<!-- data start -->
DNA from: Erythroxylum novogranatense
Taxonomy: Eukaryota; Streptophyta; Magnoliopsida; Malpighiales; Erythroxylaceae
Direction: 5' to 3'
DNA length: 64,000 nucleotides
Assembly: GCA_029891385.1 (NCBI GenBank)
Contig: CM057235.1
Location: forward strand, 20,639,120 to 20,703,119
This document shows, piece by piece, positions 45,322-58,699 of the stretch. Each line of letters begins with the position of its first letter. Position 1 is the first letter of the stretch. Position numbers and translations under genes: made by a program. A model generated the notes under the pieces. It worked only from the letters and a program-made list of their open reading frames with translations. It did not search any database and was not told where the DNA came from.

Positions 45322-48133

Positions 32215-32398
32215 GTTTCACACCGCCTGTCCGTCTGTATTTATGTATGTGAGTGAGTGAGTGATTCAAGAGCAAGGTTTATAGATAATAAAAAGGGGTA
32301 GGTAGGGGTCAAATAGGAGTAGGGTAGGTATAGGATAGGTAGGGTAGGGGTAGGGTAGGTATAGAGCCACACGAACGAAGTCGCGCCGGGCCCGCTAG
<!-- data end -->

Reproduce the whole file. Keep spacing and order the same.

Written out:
DNA from: Erythroxylum novogranatense
Taxonomy: Eukaryota; Streptophyta; Magnoliopsida; Malpighiales; Erythroxylaceae
Direction: 5' to 3'
DNA length: 64,000 nucleotides
Assembly: GCA_029891385.1 (NCBI GenBank)
Contig: CM057235.1
Location: forward strand, 20,639,120 to 20,703,119
This document shows, piece by piece, positions 45,322-58,699 of the stretch. Each line of letters begins with the position of its first letter. Position 1 is the first letter of the stretch. Position numbers and translations under genes: made by a program. A model generated the notes under the pieces. It worked only from the letters and a program-made list of their open reading frames with translations. It did not search any database and was not told where the DNA came from.

Positions 45322-48133

Positions 32215-32398
32215 GTTTCACACCGCCTGTCCGTCTGTATTTATGTATGTGAGTGAGTGAGTGATTCAAGAGCAAGGTTTATAGATAATAAAAAGGGGTA
32301 GGTAGGGGTCAAATAGGAGTAGGGTAGGTATAGGATAGGTAGGGTAGGGGTAGGGTAGGTATAGAGCCACACGAACGAAGTCGCGCCGGGCCCGCTAG